On 8 June 2023, the OECD released a “targeted update” of the OECD Guidelines for Multinational Enterprises on Responsible Business Conduct, which for the first time calls on businesses to uphold animal welfare in their policies and practices. The guidelines, which are regarded as a global benchmark for ethical business practices, could have far-reaching positive implications for animals across the 38 member countries of the OECD.
Unlike the 2011 Guidelines, which did not discuss animal welfare, the updated Environment chapter calls on enterprises to respect international animal welfare standards and describes “good welfare” as requiring, among other things, that the animal is healthy, comfortable, and well nourished, provided a stimulating and appropriate environment, ensured humane handling, and subjected only to humane slaughter or killing:
Enterprises should respect animal welfare standards that are aligned with the World Organisation for Animal Health (WOAH) Terrestrial Code. An animal experiences good welfare if the animal is healthy, comfortable, well nourished, safe, is not suffering from unpleasant states such as pain, fear and distress, and is able to express behaviours that are important for its physical and mental state. Good animal welfare requires disease prevention and appropriate veterinary care, shelter, management and nutrition, a stimulating and safe environment, humane handling and humane slaughter or killing. In addition, enterprises should adhere to guidance for the transport of live animals developed by relevant international organisations.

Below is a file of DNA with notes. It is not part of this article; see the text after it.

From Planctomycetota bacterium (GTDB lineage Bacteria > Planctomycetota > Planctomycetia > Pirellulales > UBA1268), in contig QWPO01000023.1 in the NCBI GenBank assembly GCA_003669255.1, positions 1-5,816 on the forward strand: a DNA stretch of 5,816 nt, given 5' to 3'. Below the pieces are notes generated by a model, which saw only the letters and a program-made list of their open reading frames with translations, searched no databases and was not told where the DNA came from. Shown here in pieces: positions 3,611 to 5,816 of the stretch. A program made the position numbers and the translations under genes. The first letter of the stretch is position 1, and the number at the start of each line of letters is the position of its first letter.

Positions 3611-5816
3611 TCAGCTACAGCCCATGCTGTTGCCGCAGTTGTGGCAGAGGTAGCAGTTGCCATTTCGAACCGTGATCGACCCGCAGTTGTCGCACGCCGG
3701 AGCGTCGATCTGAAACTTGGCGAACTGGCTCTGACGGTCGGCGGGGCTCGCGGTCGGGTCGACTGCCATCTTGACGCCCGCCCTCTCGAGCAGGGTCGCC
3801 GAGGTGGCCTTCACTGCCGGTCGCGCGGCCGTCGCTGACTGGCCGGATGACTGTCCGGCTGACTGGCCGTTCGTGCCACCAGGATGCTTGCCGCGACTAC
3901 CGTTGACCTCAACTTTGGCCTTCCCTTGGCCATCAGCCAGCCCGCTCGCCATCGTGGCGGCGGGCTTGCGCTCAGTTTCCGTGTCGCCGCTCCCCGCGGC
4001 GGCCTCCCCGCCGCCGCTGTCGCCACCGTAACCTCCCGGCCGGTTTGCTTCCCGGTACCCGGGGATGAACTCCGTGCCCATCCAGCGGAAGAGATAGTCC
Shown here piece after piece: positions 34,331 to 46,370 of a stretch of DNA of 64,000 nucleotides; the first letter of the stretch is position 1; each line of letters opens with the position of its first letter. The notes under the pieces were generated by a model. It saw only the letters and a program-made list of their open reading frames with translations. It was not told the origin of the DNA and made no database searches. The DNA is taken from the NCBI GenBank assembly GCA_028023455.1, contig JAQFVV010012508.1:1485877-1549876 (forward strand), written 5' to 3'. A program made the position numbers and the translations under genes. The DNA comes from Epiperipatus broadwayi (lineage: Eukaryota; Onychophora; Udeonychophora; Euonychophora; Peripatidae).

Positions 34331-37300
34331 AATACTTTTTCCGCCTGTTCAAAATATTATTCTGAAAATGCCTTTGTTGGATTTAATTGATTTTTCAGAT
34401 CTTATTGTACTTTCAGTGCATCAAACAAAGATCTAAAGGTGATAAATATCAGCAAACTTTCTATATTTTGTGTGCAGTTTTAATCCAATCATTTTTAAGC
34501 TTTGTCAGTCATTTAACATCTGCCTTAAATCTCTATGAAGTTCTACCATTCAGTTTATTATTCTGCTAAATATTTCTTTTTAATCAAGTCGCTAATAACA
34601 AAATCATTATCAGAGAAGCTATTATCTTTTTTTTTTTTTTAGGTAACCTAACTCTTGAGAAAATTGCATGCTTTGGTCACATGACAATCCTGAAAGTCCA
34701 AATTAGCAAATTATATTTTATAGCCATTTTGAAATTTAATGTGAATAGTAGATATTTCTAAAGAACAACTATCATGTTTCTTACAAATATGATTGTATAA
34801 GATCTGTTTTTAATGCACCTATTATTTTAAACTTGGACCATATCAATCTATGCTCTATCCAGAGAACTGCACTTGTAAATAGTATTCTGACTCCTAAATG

While animal welfare has not consistently been considered a Responsible Business Conduct (RBC) issue, the new additions make clear that respecting animal welfare is part of due diligence and necessary to ensure RBC. The text allows civil society to file complaints via National Contact Point (NCP) mechanisms and engage directly with enterprises regarding their failure to ensure, through due diligence, good animal welfare for animals in their value chains. This marks a significant improvement on the previous Guidelines and we are grateful that civil society had the opportunity to provide input during the public consultation phase.
Nonetheless, the language on animal welfare leaves some room for improvement. First, the guidance to align with WOAH standards is disappointing, given that these are often much less ambitious than EU welfare standards. Further, in emphasising the necessity to comply with existing laws and regulations, the guidance overlooks the need to proactively minimise potential harms. Also, there is nothing about the need to strive for a good quality of life for animals, nor to decrease the amount of live animal transport journey time. The OECD is therefore urged to issue improved guidance moving forward.
This update is also highly welcome as it coincides with the preparation of mandatory due diligence legislation in the EU, which draws partly from the OECD Guidelines. The EU legislation will seek to embed sustainability in global value chains by ensuring EU companies identify, prevent or repair environmental and/or human rights adverse impacts. However, the legislative proposal makes no reference to animal welfare at present. Eurogroup for Animals therefore calls on the Council and the European Parliament to remedy this omission in the wake of this update, and to include robust and explicit language on animal welfare during the trilogue stage.
Eurogroup for Animals